Age of Money 2019

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  • Moohouse said:
    I see now that if my next paycheck is delayed by even one day, then I would have to pay some CC interest for a day or two. This has so far never happened for me, but just in case, I did a transfer from savings.

     Huh? Why would you ever pay interest on a CC when your AOM is 388 days? You should have them set up to auto-pay the statement balance each month. Your paycheck timing should have nothing to do with it.

    Reply Like
      • HappyDance
      • YNABing consistently since 2014
      • HappyDance
      • 9 mths ago
      • Reported - view

      Superbone 

      I read that as Moohouse keeping the chequing account a little too low, and not as overspent credit card.

      If I'm right, I can see how that would happen regardless of the AoM or liquidity in the accounts. I had that problem as well.  All my credit card spending was backed by real dollars in my accounts and budgeted for, but I liked to keep chequing (which earns zero interest) really low and put every dollar I can into an interest-paying savings account.  That meant I got into the habit of letting my new income be the cashflow that paid the credit card.  It dawned on me that if the salary arrived late for some reason, I would have to move funds back from savings or not pay the entire statement balance.  The only time I actually considered this an option was for a large not-budgeted-for medical expense made in anticipation of a 100% insurance reimbursement. The insurance arrived with 2 days to spare.

      Reply Like
      • Superbone
      • YNAB convert since 2008
      • Superbone
      • 9 mths ago
      • 1
      • Reported - view

      HappyDance If that's the case, that's a cash management issue that one shouldn't have in that situation. There is not a good reason to keep the payment account that close to the bone (no pun intended.) I also get 0 interest in my checking account. However, I keep a healthy enough amount in there so that I will never have an issue paying my bills unless I have a large RDF bill coming up in which case I'll transfer money into checking in preparation. But for day-to-day budgeted spending, I never have to transfer funds back into my account. If one finds themselves doing this very often at all, they're not keeping enough in their payment account.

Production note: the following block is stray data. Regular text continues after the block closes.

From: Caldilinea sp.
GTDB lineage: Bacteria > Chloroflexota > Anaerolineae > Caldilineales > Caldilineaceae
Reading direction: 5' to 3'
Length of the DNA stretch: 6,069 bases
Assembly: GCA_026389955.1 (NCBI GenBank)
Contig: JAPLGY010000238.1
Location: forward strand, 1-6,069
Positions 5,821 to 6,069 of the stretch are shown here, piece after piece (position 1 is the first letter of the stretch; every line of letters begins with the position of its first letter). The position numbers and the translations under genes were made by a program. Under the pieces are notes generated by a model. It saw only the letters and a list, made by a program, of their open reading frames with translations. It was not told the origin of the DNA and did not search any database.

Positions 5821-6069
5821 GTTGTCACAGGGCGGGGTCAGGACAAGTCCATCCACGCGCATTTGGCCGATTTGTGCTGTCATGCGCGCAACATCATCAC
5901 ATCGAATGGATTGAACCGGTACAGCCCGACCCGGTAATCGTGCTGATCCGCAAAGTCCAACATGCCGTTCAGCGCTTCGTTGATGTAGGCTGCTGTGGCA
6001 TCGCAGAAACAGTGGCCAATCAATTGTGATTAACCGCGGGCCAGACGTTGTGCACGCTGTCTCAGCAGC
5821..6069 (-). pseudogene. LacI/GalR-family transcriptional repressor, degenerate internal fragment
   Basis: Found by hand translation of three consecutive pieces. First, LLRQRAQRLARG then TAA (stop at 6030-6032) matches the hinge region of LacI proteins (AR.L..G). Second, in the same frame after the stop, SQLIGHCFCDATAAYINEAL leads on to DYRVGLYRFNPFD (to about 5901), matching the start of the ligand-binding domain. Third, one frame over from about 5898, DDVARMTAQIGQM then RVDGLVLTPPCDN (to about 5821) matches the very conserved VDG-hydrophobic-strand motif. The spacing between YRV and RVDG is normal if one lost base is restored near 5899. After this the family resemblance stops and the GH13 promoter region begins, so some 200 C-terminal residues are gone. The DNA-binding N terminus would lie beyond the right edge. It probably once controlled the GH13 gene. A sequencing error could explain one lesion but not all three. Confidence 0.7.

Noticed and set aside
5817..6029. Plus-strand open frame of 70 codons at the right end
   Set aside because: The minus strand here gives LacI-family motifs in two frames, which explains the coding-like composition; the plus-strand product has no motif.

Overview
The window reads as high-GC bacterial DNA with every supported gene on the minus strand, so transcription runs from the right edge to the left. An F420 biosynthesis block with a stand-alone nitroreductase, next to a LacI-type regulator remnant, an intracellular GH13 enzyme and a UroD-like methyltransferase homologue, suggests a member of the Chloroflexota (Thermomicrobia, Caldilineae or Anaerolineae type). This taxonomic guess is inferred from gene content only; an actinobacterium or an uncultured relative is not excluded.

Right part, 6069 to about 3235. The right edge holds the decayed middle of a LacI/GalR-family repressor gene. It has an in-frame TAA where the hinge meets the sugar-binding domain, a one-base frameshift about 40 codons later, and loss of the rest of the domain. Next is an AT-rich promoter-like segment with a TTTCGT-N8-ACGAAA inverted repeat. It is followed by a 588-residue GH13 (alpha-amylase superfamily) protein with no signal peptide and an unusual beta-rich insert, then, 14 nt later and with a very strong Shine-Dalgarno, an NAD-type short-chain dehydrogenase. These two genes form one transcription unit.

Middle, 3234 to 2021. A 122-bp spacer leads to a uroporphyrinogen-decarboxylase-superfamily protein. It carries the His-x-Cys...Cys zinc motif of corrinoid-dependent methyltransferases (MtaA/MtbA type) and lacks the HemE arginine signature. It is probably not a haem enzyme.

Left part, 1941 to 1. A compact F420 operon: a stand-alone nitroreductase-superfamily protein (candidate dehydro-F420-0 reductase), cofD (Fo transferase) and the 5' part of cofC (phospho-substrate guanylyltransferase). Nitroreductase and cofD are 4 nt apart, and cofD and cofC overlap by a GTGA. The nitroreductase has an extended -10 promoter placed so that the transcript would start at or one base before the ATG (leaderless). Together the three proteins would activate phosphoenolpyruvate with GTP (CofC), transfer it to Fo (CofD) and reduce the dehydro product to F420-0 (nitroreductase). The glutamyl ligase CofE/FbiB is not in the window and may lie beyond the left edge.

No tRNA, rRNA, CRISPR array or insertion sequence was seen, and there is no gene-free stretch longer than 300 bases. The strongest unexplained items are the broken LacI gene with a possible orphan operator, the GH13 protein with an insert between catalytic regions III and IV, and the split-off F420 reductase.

If you added up all the interest you made on that margin difference over your lifetime, I don't think it would be worth the hassle of having to monitor your checking account balance like a hawk. At least it wouldn't for me. To each their own, I guess.

      Reply Like 1
      • HappyDance
      • YNABing consistently since 2014
      • HappyDance
      • 9 mths ago
      • 2
      • Reported - view

      Superbone 

      Agreed.  I also came to that same conclusion.  I increased the base minimum I keep in my chequing account at all times.  I think that may have been the last stubborn remnant of budgeting by account, this business of keeping my chequing account at a bare minimum was a way of controlling or pacing my spending prior to YNAB.

      Reply Like 2
      • Moohouse
      • Software developer
      • Moohouse
      • 9 mths ago
      • Reported - view

      Superbone I woudn't pay interest by choice as I have plenty of money to pay. I usually keep about 2x average monthly expenses in my checking account, which gets about 0.1% interest. CC balance is currently about 6x the usual amount, so I did a preliminary transfer of funds which usually takes a couple of days to clear. The checking account balance would according to YNAB be too low in two weeks if my paycheck for some reason is delayed - which could happen.

      Edit: I don't monitor the balance like a hawk, YNAB does that for me. 😉

      Reply Like
      • Superbone
      • YNAB convert since 2008
      • Superbone
      • 9 mths ago
      • Reported - view

      Moohouse I get it but you have a full month from the time your statement balance posts to when it's due. You easily have enough time to transfer enough money to not have to rely on your paycheck timing. There is no excuse to pay a couple days of interest is all I'm saying.